Philadelphia Flyers Wreck Sean Avery and the New York Rangers

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Philadelphia Flyers Wreck Sean Avery and the New York Rangers
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Gary Bettman and the National Hockey League announced on September 26, 2011 that the 2012 NHL Winter Classic would be played in Philadelphia between the New York Rangers and the Philadelphia Flyers.

The afternoon's press conference included some verbal jousting between the Rangers' president and General Manager Glen Sather, and Flyers' founder Ed Snider.

This harmless enmity seemed to carry over directly into a physical battled between the teams later that night in a preseason game.

Action started early when Philadelphia's Zac Rinaldo and New York's Dale Weise squared off for a fight seven minutes and 30 seconds into the first period.

Once the two players grabbed onto each-other, Weise attempted the first punch, leaning forward and missing Rinaldo's head.

Rinaldo quickly fired back on Weise, landing two hard shots to the face that knocked the helmet off.

As Weise missed a right, Rinaldo landed a left while still gripping the jersey of Weise, then landed another hard right to Weise's face.

Rinaldo attempted another left, missing, which caused Weise's jersey to come up over his face. Rinaldo fired a hard right and hit Weise in the face, the jersey still up.

As Weise tried pulling his jersey down, Rinaldo threw another right that hit didnt' reach Weise's head, but then fired an uppercut that knocked Weise back a bit.

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At this point, the linesman came in to save Weise from the beating. The decisive win for Rinaldo left Weise bloody and the Wells Fargo Center on its feet.

Just 30 seconds later, the physical action escalated again after Philadelphia's Tom Sestito drove Andre Deveaux into the boards.

Deveaux had been working for the puck behind the net and went down to the ice. Sestito was skating hard towards the area. As he got back to his feet, Sestito was four feet from the goal line, coming in fast. When Sestito got to the boards, he pushed Deveaux.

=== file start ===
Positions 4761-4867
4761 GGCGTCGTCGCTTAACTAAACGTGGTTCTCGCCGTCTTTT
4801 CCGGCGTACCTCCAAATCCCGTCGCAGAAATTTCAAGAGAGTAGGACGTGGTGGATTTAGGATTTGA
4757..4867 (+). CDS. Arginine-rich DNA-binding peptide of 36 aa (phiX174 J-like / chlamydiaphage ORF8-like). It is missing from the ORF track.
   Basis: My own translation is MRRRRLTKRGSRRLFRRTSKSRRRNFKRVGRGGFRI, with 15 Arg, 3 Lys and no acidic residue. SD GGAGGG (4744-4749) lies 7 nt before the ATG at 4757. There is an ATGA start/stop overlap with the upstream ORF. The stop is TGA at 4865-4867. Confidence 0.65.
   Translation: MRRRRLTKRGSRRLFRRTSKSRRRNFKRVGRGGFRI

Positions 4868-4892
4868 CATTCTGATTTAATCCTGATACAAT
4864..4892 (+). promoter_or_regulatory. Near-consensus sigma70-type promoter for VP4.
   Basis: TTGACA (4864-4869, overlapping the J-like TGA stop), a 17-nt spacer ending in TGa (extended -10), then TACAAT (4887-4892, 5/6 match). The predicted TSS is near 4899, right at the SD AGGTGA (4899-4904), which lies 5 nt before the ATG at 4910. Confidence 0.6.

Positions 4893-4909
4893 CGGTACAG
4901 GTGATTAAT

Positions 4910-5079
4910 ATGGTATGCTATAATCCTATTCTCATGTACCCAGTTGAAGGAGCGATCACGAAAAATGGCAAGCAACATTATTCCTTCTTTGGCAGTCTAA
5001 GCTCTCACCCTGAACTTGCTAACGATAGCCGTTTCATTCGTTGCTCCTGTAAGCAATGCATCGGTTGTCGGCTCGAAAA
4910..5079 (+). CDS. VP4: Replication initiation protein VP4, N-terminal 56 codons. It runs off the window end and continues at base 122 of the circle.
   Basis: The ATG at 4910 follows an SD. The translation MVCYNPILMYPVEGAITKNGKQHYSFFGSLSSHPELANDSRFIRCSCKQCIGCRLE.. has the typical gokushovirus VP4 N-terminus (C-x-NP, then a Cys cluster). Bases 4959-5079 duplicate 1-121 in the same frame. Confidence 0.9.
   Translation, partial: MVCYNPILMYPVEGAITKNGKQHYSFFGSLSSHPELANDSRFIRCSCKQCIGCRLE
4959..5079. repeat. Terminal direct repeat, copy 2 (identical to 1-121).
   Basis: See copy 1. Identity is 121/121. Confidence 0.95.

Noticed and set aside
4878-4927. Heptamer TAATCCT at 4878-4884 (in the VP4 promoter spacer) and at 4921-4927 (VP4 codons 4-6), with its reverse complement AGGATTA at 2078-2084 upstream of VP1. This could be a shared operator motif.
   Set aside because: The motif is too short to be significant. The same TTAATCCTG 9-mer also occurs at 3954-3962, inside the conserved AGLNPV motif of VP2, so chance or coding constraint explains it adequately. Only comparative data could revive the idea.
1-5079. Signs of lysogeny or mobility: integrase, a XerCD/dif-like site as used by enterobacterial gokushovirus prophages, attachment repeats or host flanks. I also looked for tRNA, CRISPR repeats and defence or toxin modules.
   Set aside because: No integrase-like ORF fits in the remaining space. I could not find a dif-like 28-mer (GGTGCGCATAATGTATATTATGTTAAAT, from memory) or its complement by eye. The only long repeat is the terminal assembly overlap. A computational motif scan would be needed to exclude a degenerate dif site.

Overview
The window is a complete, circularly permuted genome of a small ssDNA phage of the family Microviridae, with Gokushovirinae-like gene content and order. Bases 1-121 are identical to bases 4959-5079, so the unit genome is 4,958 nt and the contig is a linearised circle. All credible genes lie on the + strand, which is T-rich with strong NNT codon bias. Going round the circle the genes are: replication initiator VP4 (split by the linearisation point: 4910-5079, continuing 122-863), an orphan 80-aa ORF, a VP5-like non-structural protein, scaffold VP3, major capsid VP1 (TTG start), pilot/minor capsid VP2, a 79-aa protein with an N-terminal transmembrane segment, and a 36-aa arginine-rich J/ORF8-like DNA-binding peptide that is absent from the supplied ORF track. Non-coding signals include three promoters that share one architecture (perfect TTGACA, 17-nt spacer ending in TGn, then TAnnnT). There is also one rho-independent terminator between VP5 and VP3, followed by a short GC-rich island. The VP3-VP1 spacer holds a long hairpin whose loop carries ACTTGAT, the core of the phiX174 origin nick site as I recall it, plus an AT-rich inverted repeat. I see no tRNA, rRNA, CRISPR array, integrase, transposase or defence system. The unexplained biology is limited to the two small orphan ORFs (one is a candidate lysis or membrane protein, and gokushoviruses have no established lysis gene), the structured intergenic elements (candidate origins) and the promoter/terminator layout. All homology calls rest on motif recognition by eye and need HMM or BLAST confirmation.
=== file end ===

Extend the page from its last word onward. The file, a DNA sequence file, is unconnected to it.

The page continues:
This caused Deveaux to slam his face against the boards. Immediately, Stu Bickell went after Sestito, pulling him down to the ice and throwing two punches before the rest of the on-ice players arrived.

Philadelphia's Sean Couturier attempted to pull Bickell off Sestito before New York's Brian Boyle grabbed Couturier.

Sean Avery of the Rangers tried getting at Sestito, who was now at the bottom of a four-player pile including Bickell, Boyle and Couturier.

The last time these two teams became involved in a scrum like this, Avery grabbed non-fighter Matt Carle and punched him, not stopping even when Carle went down to the ice.

During Monday night's scrum, Matt Walker threw one punch at Avery while attempting to pull him off the pile. Deveaux sought out Walker and the two grabbed onto each-other but did not punch.

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If the two had threw punches, it is likely they would have been given game misconducts as a secondary altercation.

Meanwhile, the initial scrum dispersed as Bickell and Sestito found each-other. Sestito threw one punch before the two fell to the ice and were promptly separated.

As this occurred, Simmonds ended up onto the ice at the area of the initial scrum. When he was down on the ice, Avery attempted a punch that missed. A linesman separated Simmonds and Avery before anything further happened.

Later in the first period, Simmonds gave Avery the opportunity to fight him in a fair manner.

At roughly 13:35 into the first period, Simmonds dropped his gloves, but Avery went down to the ice in a fetal position, turtling.

Avery had initially been quite eager to throw punches at Simmonds when Simmonds was down on the ice in a defenseless position, but showed no interest when Simmonds was on his feet and ready to fight.

In the second period, Braydon Coburn would be successful in getting to Sean Avery, but in a different manner.

After Avery made a play in the neutral zone, Coburn stepped up and pushed Avery. Avery went down to the ice on his back. Despite finishing his shift, Avery would not return to the game.

The last of the physical play occurred roughly 17 minutes into the second period. After a minor boarding penalty by Max Talbot, Deveaux dropped his gloves and challenged Talbot.

Talbot, being 35 pounds lighter and 4 inches shorter, stepped back and declined.

This game was an entertaining preview to what is sure to be another great season of the rivalry between the Philadelphia Flyers and New York Rangers.

In addition to dominating the physical play, the Flyers won the game 5-3.

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